Since its launch in 2019, the Chopard Alpine Eagle has become an increasingly appreciated addition to the burgeoning luxury sports watch market. Now, the illustrious Swiss jewellery and watch manufacturer combines its flagship sports watch with one of its most advanced movements, with the goal of creating a timepiece that is not just sporty and stylish, but also precise.
Chopard Alpine Eagle Cadence 8HF
Enter the Chopard Alpine Eagle Cadence 8HF. As its name suggests, this new model has an escapement that ticks at an 8 Hz frequency, twice the speed of a typical modern escapement. This, of course, isn’t Chopard’s first rodeo with high frequency movements, having previously experimented with the Calibre L.U.C 01.06-L in the L.U.C 8HF model. The main difference this time is that this technical feat is presented in a sportier, more assertive package that is the Alpine Eagle.
The Case, Dial, and Hands
Not unlike the standard Alpine Eagle, the case of the new Cadence 8HF measures 41 mm x 9.75 mm. In fact, its case and bracelet design also remains unchanged compared to the previous models. You still get the beautifully satin-brushed bezel, case middle, and wide links that are contrasted stunningly by the polished central links, bevels, and tangential screws. What’s different this time is the material that the watch is made in. Previously crafted in either gold or Lucent Steel A223 alloy, the Alpine Eagle Cadence 8HF is all-titanium. Compared to the proprietary Lucent Steel A223 alloy which is shiny and hard, titanium is distinguished by its darker colour and lighter weight.
Just as striking as the case is the mesmerising dial of the Alpine Eagle Cadence 8 HF. Similar to preceding models, the dial is marked with what Chopard has dubbed the “eagle iris” pattern. According to the brand, it is a direct tribute to the piercing vision of the majestic bird of prey that inspired the collection. The “Vals Grey” colour of the dial is further inspired by the village of the same name in the Swiss canton of Graubünden, known for its houses with quartzite-tiled roofs.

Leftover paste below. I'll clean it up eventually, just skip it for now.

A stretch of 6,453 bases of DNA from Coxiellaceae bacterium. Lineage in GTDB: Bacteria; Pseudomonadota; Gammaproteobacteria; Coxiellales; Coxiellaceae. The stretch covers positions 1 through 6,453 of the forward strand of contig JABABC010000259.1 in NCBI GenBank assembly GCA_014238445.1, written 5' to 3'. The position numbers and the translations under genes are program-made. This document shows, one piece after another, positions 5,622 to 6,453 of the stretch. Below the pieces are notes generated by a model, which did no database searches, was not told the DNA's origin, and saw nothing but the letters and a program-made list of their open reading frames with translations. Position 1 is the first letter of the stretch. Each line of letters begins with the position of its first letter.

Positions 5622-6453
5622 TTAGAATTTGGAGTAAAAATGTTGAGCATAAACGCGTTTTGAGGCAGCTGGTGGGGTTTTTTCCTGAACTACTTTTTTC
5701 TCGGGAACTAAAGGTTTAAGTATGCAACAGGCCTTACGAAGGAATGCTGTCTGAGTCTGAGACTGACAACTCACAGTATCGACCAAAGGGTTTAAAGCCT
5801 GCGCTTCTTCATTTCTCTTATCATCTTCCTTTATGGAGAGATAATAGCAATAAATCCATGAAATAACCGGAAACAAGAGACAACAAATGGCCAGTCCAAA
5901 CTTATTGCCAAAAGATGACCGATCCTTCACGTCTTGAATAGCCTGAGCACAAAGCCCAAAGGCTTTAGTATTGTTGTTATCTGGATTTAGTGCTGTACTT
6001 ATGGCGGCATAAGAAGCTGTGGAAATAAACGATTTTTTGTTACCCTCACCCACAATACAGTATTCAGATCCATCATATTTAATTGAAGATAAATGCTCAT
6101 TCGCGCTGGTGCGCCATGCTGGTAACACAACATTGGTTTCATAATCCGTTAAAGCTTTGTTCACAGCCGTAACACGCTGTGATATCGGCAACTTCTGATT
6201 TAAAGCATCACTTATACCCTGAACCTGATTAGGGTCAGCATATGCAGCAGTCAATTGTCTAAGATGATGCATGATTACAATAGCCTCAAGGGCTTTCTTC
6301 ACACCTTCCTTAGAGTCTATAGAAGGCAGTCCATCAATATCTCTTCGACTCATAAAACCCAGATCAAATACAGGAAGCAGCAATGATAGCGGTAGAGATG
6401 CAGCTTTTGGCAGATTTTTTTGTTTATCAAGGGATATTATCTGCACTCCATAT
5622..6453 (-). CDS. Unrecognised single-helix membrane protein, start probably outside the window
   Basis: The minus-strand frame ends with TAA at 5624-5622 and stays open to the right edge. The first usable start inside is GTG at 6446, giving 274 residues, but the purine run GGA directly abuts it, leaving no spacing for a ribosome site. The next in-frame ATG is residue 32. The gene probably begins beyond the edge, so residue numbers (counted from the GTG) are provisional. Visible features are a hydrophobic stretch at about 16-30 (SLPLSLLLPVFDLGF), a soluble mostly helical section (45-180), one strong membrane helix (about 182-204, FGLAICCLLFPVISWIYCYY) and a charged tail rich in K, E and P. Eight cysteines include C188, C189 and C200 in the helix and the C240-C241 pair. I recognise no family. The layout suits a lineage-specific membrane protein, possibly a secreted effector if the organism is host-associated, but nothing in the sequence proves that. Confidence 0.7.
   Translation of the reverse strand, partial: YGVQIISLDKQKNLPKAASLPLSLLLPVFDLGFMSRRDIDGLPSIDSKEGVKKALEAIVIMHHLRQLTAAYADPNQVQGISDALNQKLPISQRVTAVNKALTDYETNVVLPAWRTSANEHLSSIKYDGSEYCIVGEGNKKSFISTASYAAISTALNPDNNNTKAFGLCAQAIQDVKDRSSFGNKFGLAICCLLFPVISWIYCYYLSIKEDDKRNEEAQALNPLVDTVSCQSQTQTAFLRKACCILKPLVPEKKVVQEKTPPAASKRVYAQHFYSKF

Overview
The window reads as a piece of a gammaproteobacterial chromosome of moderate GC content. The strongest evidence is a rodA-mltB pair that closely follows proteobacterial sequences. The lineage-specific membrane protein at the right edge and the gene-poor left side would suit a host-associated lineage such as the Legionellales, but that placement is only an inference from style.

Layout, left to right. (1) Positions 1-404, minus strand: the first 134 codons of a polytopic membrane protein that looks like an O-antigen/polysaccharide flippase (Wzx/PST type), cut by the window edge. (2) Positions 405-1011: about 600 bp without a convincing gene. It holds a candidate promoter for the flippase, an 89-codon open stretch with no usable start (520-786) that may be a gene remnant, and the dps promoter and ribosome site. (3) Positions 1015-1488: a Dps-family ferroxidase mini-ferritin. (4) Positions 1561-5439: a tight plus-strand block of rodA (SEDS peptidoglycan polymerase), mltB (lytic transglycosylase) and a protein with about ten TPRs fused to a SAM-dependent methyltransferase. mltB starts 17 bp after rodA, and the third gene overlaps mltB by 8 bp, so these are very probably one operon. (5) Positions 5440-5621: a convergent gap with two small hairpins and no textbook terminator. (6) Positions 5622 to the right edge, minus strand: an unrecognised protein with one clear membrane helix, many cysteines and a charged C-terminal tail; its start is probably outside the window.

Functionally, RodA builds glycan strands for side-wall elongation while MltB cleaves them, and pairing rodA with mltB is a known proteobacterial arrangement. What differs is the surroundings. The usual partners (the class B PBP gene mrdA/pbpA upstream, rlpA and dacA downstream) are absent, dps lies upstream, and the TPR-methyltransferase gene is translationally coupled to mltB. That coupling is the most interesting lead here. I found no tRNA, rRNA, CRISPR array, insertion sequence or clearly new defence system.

One small but welcomed design change can be found in the hour track, where it has been pared down to baton-style appliques and a Roman numeral XII. The result is a cleaner dial compared to that of the regular Alpine Eagle models, which have Roman numeral appliques at 12, 3, 6, and 9 o’clock. Also novel are the two inscriptions found only in the Cadence 8 HF model: “8 Hz Chronometer” beneath the Chopard marque, and an arrow-shaped logo reserved only for Chopard high-frequency watches. Last but not least, there’s the date window that appears between the 4 and 5 o’clock hour markers – something that you’ll either hate of love.
Shock and impact are part and parcel of the life of a wristwatch, but they nonetheless disturb the oscillations of the balance. One way to mitigate the effect of knocks on the escapement is to utilise one that beats at a high frequency. Due to a statistical effect, the faster it beats, the less effect each impact has on the average rate. In 2012, Chopard was a pioneer in marketing an entire series of watches with a chronometer-certified high-frequency movement: the Calibre L.U.C 01.06-L. Years of evolution later, the high-frequency Calibre 01.12-C is born to grace the Alpine Eagle Cadence 8 HF.